Falling Skies: "The Pickett Line" (Season 3, Episode 7) and "Strange Brew" (Season 3, Episode 8)

Flabbergasted

So what do you know? Just when I was about to give up all hope, along come two watchable episodes of Falling Skies. Not classic, or great, or deeply memorable. Don’t take me for an advocate at this point. But competently written and filmed, yes.

Hopefully it’s a start.

“The Pickett Line”

This episode does something neither the Espheni nor the Volm have done to date this season. It establishes actual narrative tension. And it involves mostly just humans. So, it’s like, you know, an actual story, not just a strip-mined collection of science fiction plot devices.

Tom and the boys set off for Mechanicsville to find Anne and baby Alexis. And we don’t get anywhere near there. Instead, they’re ambushed by a group of humans in ski masks who steal their horses and supplies. The interesting twist here is that the villains are just another family—the Picketts.

Patriarch Wayne Pickett has been holed up with his brood on the family farm since the invasion. He’s just trying to ride it out. And while he’s the villain of this episode, he’s not a “bad” guy. He’s just someone overwhelmed by an overwhelming event who’s trying to do right by his kin. So when Tom and company track the Picketts down to get their stuff back, there’s drama aplenty. Lies, broken promises, regrets, reluctant face-offs and Matt losing all remaining innocence when he shoots a Pickett uncle. All fairly believable, too. It ends with the Picketts getting the upper hand, after which Wayne tries to organize an execution of the Masons. But he just can’t quite do it. So Tom turns the tables and takes back his horses and supplies.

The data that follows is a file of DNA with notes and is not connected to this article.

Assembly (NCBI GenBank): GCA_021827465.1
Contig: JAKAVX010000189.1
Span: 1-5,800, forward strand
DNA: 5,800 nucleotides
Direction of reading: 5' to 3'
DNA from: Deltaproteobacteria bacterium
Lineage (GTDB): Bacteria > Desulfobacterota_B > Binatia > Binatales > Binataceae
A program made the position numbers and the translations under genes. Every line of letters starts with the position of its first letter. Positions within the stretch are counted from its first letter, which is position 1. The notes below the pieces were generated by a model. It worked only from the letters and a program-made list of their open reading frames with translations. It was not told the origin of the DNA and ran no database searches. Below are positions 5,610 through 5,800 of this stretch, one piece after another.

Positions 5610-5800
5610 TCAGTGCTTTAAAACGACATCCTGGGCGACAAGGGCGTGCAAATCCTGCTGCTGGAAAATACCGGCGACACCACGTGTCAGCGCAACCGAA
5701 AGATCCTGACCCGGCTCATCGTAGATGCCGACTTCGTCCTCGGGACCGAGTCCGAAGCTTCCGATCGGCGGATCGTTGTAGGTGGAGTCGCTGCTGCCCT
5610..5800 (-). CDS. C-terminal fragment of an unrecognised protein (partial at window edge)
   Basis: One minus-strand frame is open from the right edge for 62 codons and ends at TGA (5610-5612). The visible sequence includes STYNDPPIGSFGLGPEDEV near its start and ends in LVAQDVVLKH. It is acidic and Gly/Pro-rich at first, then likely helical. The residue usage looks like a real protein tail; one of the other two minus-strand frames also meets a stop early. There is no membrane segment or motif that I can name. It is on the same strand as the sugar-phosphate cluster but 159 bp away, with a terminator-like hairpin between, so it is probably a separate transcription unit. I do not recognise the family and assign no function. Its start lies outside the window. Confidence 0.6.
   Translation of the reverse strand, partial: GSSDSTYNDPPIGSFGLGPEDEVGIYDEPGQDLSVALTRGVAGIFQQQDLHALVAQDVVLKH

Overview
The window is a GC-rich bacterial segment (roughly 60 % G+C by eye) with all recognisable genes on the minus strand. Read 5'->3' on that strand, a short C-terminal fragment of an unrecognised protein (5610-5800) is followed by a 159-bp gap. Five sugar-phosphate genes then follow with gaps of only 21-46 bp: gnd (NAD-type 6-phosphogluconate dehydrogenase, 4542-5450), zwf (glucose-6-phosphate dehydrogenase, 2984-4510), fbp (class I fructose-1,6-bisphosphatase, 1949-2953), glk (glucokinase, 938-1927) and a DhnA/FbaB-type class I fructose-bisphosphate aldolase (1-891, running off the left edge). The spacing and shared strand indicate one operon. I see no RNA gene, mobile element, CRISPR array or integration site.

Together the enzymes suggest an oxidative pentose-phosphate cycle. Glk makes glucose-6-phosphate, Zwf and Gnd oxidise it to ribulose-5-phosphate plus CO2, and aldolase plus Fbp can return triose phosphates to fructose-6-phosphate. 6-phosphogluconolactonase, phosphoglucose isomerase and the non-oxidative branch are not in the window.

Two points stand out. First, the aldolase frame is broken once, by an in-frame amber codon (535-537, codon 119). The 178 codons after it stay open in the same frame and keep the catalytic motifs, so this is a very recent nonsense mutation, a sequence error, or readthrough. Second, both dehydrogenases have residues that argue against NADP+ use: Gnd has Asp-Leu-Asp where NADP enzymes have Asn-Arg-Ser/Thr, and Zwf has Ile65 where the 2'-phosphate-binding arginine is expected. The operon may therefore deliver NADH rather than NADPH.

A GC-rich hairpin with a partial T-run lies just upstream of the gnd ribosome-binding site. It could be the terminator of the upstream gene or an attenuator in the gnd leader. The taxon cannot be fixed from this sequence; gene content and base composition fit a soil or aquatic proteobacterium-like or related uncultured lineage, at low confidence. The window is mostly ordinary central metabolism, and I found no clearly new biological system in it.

All in all, solid stuff as TV goes.

Things are even interesting back in Charleston. Our Volm narrator, Cochise, shows up carrying the injured President Hathaway. And when the actual President, the President of Charleston, Marina Peralta, and Colonel Weaver can’t agree about the Volm weapon, Cochise spills the beans. The Espheni defense grid is about to go on line, and it will irradiate the plant. Meaning mass extinction in three months. The Volm weapon is intended to burn the Espheni grid out. If it fails, however, that attempt could speed up the extinction process. High risk, high reward. There’s some narrative tension for you. Finally.

If ever a show needed a 24-esque ticking clock, it’s this one.

The actual President gets assassinated in a neat way, too. Doctor-in-training Lourdes is the mole. She goes to the floor under him, marks off distances, and rolls up a stretcher bed to mimic the bed the President is lying in above. She lies down on it, aims a Volm weapon at the ceiling and fires. We later see her praying at a shrine with Espheni mind-control bugs crawling around on her face. Ugh.

And to top it all off, we even have some color. The stretcher bed Lourdes laid down on to kill the President was dark blue. The shrine she prayed at had lots of red candles. And the woods around the Pickett house were equally refreshing, had a nice misty day vibe going.

Now that wasn’t so hard, was it?

At the end of the episode, Tom and company see a Skitter patrol with some Mechs headed toward the Pickett farm. Tom rides back to warn Wayne. By the time he gets there, however, the house is abandoned. Tom finds himself surrounded by Skitters with a Mech closing in.

Tune in next week, same Bat-time, same Bat-channel.

Final note: This was sufficiently watchable I’m not even going to ask why Lourdes the mole can’t spare a mind-control bug or two for the President and Colonel Weaver. I’ve officially suspended disbelief for this episode.

“Strange Brew”